Zoom CEO Eric Yuan was so excited to get the Warriors to use his company’s video-conferencing software, he’s been willing to foot the bill.
Last year, Zoom signed a three-year deal with the Warriors, giving the team video technology to communicate with fans through online question-and-answer forums and for business meetings. In exchange for its technology and services, as well as Zoom conferencing rooms in the arena and a healthy chunk of change, Zoom gets some serious branding.
Yuan said during almost every home game, he gets a text message from a customer or two with a picture of Zoom’s logo from the scoreboard, or on a digital sign somewhere in the arena. That kind of marketing helps him close deals faster, because it gives prospective customers a sudden shot of confidence, he said.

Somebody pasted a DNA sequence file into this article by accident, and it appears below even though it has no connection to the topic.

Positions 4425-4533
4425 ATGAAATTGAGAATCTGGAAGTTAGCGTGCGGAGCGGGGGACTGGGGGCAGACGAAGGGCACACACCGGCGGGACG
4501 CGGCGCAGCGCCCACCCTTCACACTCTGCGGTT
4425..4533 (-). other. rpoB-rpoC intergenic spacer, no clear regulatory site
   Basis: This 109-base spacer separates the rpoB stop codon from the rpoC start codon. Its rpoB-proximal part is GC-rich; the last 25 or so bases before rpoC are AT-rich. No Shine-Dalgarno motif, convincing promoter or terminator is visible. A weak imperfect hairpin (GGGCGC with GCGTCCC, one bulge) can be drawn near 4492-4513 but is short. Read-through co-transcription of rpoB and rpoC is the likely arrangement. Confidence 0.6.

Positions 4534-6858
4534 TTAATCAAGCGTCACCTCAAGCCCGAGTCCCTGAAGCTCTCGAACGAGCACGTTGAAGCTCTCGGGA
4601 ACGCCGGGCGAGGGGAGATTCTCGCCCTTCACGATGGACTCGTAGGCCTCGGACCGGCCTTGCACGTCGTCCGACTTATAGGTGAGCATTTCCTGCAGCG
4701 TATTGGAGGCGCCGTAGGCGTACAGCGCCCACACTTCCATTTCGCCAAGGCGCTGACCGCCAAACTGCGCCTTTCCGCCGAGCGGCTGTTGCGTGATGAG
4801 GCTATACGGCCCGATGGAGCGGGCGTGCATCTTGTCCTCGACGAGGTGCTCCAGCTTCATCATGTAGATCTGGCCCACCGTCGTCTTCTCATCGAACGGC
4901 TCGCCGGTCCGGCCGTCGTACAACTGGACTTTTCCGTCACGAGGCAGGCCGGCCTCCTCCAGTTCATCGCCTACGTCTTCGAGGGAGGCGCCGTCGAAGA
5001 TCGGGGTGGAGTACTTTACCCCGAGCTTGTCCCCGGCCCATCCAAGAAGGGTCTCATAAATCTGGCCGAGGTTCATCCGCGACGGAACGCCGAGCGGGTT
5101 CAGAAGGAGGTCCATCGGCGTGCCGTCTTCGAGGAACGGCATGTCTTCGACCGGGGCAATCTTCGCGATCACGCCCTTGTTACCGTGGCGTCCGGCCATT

“It actually speeds up sales cycles,” said Yuan, whose company just raised $100 million from Stevens’ old firm Sequoia.
The Warriors won’t always be the best team in the league — that’s just the reality of sports. But right now, there’s a virtuous cycle that could seemingly last a while.
A core of young, immensely talented players lures emerging tech companies who want their products in the hands of the Warriors and are willing to provide sweetheart deals to make it happen.
Add to that, an ownership group filled with techies — and immediate proximity to the world’s greatest innovation hub — and you have the top free agents wanting to join the fun.
In Kirk Lacob’s words: “We’re trying to better stack the deck for ourselves so that we can continue to put a great product on the floor.”